Here’s my curiosity behind the term “agreed sense of authority”. I don’t think there’s any accident or coincidence that this term is being used at this particular point in our history as Episcopalians.
We presently have a woman who is Presiding Bishop and a woman who is President of the House of Deputies. We presently have more and more women who are priests who hold positions of rectors in significant parishes, deans of and canons in cathedrals, and bishops.
We have one diocese which has already left TEC which does not ordain women, one diocese which is considering leaving TEC which does not ordain women, and one diocese which is considering leaving TEC which does ordain women, but whose bishop has said, in a remarkable call to tolerance, that the disagreement over the ordination of women in their ranks is something that would have to be worked out among them over time.
You know where this is going. One ought not be surprised by the curiosity behind my perspective. I’m a woman. I’m an ordained woman who is a rector of a fairly significant parish. The challenge to my authority as a woman in a role, which has been traditionally male, comes with surprising frequency even in a diocese like Newark.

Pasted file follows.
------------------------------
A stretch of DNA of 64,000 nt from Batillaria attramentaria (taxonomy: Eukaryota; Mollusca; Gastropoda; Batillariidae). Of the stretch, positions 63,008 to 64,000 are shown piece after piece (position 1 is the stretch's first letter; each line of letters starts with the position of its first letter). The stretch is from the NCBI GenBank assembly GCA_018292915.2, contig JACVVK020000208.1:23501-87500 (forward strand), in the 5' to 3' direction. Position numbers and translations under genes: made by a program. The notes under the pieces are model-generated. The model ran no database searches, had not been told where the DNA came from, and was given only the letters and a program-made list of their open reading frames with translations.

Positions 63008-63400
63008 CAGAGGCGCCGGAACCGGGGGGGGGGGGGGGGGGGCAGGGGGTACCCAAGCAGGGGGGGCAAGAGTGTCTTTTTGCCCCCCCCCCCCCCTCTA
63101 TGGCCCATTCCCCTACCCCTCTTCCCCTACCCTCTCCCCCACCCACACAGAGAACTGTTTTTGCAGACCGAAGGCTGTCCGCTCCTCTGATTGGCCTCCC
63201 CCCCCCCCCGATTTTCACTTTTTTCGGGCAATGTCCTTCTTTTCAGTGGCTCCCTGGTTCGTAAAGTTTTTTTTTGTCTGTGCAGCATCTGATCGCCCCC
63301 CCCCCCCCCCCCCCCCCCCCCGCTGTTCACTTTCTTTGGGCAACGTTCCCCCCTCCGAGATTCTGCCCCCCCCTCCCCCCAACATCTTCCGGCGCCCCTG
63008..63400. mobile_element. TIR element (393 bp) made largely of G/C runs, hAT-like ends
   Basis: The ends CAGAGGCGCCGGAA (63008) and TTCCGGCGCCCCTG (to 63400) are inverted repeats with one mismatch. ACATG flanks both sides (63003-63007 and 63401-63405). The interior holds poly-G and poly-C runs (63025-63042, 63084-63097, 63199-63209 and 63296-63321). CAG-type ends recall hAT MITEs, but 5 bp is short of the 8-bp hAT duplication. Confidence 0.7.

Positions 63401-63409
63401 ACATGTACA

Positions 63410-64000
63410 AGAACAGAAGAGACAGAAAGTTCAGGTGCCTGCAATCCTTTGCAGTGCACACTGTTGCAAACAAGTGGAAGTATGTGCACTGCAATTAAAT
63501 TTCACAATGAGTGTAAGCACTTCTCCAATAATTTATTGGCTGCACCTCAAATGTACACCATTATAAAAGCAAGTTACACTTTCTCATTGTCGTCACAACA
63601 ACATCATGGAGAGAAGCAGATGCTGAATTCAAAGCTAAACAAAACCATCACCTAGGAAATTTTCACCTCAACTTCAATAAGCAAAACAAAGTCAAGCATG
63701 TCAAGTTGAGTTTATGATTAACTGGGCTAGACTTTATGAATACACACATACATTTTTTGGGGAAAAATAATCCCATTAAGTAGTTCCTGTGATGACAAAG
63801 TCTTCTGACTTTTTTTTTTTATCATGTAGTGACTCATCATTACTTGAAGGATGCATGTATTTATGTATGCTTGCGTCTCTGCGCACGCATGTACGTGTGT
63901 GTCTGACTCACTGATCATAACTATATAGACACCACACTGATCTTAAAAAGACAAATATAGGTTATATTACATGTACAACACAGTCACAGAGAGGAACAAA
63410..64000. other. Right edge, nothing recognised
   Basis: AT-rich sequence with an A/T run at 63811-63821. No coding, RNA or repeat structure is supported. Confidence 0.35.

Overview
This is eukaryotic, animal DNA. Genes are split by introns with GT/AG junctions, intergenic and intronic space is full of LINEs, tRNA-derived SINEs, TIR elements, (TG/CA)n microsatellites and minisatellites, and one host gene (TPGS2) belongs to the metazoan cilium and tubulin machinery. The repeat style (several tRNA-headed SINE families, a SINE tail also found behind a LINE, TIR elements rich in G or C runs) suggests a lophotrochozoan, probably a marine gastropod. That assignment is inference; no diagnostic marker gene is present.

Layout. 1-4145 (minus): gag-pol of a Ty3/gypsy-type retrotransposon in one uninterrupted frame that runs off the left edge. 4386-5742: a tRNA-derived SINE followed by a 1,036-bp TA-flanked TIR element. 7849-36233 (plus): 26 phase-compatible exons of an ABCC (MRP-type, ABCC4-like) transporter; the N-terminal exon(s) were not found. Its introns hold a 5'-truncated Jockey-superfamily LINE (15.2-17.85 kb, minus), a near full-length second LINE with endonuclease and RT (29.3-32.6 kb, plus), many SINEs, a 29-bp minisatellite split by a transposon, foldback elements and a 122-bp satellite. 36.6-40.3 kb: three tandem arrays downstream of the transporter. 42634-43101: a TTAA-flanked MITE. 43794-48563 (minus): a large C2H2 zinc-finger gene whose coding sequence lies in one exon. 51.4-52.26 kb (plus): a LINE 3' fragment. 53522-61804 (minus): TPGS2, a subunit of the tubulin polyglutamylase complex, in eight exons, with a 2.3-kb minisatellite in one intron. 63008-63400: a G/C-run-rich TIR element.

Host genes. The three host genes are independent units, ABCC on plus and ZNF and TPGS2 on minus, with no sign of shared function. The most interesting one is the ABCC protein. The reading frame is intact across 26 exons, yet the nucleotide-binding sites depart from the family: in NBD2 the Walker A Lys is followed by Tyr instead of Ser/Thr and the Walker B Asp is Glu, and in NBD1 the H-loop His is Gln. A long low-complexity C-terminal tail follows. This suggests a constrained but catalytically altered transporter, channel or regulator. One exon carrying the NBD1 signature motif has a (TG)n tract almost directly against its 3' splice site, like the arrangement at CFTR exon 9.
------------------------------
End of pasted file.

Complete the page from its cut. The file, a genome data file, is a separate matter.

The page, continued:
Are we really surprised, then, that suddenly the buzzword du jour is about “the agreed sense of authority”? In that sense, I’ll concede your point that this particular aspect of the present discussion regarding authority is a post-modern phenomenon.
All things carefully considered, I would have to re-affirm my original conclusion: This is not the deal-breaker for me. Indeed, I see it as a sign of health.
The minute we stop arguing over ‘an agreed sense of authority” I’ll know we’re really in trouble.